Shutterstock’s New Tiered Royalty Structure Sparks Photographer Fury Upon Contact with the Internet

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As David Bowie once sang: “Ch-ch-ch-ch-changes/Turn and face the strange/Ch-ch-changes/Don't want to be a richer man.”

woman looking at folders Photo by Andrea Piacquadio
from Pexels.

And that last part might be ringing a little too true for some long time contributors to Shutterstock who were largely blindsided by the release of a new “tiered” structure for compensation.
The new 6-level system rewards photographers who have had the most licenses sold during the current year. Prior to this, the royalty structure was a bit more muddled but based upon “lifetime earnings” whereas the new structure shifts annually. Starting June 1st, each contributor to Shutterstock will be evaluated based upon how many licenses have sold thus far this year. This tally will then qualify them for one of six levels with royalty percentages ranging from 15% on the low end to 40% on the upper end of the spectrum.
When describing the new system Shutterstock wrote in a press release, “The new structure is designed to address market changes while creating fair opportunities for all contributors. It rewards content creators for producing quality work that is fresh, relevant and currently in-demand by our customers…By resetting the royalty levels each year, we aim to provide an avenue for contributors to be fairly rewarded for content that is performing well at the current time and offers greater earnings potential.”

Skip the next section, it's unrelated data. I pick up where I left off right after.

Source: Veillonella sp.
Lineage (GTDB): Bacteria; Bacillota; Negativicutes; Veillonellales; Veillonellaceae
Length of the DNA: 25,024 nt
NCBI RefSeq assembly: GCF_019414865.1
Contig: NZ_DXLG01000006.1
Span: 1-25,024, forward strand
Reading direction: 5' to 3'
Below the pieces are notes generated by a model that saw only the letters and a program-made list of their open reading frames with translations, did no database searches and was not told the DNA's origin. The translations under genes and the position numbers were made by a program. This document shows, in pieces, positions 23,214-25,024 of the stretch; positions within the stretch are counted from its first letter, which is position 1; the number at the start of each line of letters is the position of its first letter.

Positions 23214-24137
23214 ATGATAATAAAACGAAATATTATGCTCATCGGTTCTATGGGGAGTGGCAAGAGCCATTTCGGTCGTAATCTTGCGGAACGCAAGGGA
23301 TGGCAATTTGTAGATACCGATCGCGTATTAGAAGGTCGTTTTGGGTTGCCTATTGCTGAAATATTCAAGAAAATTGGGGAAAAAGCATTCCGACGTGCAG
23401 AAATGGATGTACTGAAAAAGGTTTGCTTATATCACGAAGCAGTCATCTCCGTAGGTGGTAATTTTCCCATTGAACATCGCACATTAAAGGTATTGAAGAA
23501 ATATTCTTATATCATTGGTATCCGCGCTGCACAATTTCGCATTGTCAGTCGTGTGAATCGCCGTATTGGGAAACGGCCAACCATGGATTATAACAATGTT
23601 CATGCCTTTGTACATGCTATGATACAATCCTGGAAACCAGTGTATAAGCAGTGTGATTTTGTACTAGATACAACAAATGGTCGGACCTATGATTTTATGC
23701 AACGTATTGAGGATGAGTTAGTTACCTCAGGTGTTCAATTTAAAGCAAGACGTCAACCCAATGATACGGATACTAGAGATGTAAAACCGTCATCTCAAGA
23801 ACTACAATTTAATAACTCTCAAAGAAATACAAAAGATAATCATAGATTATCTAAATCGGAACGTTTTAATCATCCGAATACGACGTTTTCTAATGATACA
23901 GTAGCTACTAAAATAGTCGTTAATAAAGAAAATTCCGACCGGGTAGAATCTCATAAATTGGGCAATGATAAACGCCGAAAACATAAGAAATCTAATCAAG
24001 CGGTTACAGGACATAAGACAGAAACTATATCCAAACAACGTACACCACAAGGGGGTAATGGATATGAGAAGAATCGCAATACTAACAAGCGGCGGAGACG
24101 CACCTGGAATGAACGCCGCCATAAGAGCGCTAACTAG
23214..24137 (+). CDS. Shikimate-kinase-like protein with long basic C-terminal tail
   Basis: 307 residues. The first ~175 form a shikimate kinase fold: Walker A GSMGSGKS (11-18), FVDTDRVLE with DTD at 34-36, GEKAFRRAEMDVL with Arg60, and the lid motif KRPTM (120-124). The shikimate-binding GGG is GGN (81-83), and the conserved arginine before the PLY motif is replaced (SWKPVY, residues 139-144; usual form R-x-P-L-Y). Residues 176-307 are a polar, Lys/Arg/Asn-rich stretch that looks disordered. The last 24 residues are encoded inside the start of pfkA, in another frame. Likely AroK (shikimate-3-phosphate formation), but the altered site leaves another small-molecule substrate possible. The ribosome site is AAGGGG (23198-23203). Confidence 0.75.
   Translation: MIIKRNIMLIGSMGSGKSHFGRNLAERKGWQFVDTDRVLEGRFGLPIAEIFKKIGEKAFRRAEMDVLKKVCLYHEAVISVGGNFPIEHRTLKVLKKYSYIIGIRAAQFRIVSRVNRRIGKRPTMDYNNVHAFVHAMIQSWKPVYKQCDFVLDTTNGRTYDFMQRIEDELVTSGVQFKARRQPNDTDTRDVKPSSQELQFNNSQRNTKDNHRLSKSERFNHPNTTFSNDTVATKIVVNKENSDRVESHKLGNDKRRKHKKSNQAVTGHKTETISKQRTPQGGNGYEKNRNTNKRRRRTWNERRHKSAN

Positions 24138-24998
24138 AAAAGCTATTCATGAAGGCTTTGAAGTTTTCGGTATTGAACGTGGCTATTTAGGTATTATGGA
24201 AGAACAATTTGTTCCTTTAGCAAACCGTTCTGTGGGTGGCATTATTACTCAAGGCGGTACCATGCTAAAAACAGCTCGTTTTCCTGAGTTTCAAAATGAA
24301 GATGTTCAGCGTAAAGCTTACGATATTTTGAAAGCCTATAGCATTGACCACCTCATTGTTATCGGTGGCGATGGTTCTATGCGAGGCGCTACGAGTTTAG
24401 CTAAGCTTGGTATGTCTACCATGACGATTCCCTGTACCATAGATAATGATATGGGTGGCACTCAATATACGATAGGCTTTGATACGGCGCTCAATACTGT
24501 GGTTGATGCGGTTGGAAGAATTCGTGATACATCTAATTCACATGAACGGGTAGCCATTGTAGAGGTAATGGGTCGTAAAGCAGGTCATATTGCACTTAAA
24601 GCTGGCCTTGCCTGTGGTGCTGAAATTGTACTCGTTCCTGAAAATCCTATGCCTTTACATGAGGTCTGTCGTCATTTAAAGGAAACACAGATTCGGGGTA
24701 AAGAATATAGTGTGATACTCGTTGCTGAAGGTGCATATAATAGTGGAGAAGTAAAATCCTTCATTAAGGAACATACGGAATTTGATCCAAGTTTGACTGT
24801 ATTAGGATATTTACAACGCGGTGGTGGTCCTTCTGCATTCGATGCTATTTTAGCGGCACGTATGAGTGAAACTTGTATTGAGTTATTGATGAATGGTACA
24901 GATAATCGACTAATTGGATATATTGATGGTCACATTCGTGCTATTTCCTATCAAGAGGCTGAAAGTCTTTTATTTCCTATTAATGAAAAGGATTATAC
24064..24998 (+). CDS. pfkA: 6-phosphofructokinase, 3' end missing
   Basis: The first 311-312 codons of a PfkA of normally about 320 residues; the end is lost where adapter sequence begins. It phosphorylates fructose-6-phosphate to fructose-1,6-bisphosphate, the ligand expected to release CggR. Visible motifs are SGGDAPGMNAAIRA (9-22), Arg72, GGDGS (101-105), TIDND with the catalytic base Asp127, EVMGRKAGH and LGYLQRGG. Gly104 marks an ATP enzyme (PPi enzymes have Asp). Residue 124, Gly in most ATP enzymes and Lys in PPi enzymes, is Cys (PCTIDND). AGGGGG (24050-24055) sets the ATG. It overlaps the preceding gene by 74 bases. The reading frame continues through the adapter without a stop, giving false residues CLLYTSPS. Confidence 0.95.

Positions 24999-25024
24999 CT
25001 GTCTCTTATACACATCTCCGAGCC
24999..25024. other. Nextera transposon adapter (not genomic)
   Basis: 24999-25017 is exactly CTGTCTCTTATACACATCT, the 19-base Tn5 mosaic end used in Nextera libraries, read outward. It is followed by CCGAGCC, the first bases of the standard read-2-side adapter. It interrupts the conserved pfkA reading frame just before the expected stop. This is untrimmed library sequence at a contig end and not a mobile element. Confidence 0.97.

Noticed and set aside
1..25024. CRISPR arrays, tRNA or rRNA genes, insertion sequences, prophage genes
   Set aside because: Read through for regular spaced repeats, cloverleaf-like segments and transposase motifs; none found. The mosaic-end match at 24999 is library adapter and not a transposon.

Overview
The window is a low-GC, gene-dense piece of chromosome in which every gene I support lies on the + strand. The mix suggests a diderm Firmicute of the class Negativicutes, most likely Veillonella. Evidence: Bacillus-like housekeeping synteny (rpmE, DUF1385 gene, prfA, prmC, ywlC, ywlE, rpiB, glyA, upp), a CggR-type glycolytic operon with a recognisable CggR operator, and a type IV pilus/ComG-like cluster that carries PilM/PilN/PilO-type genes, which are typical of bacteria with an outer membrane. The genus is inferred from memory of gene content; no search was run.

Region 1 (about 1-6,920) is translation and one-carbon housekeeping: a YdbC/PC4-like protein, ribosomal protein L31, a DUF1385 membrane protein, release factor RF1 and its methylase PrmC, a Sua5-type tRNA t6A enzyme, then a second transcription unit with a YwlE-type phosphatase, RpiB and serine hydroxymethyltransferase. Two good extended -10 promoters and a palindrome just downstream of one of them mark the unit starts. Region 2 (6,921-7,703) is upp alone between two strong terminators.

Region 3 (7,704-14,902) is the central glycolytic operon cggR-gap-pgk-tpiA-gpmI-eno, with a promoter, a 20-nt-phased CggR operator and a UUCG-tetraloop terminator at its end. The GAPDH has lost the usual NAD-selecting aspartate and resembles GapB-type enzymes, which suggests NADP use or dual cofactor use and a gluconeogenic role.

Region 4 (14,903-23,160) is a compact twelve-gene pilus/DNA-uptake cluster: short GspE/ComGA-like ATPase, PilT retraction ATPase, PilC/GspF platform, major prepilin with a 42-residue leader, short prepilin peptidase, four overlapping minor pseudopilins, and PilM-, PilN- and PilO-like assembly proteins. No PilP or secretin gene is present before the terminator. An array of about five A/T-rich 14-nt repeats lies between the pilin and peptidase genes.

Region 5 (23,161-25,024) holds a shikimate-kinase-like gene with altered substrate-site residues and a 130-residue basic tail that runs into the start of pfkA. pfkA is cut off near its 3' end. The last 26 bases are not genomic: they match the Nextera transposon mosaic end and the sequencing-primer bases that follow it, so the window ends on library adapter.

With regard to the new structure, Shutterstock’s VP Content Operations Paul Brennan told PetaPixel:
“Our contributor community is essential to our business and this change impacts everyone differently. Some will earn less due to low downloads of their content and others will have new opportunities to earn more – especially given the two additional levels that offer higher percentage earnings (35% and 40%). The new earnings structure is designed to address both changes in the global market for creative content and reward contributors for producing quality work that is fresh, relevant and currently in-demand by our customers. We thoughtfully considered this change and explored multiple models before determining the best approach for both our business and contributor community.”
Many people were initially confused by the new structure’s rollout because they thought all contributors would be reduced to level 1. This isn’t the case in subsequent clarifications from the company.
What do you think of Shutterstock’s new royalty structure? Let us know your thoughts in the comments section below if you like.
Don’t forget to check out our other photography news articles on Light Stalking by clicking here.
[PetaPixel]

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Kehl is our staff photography news writer and has over a decade of experience in online media and publishing and you can get to know him better here

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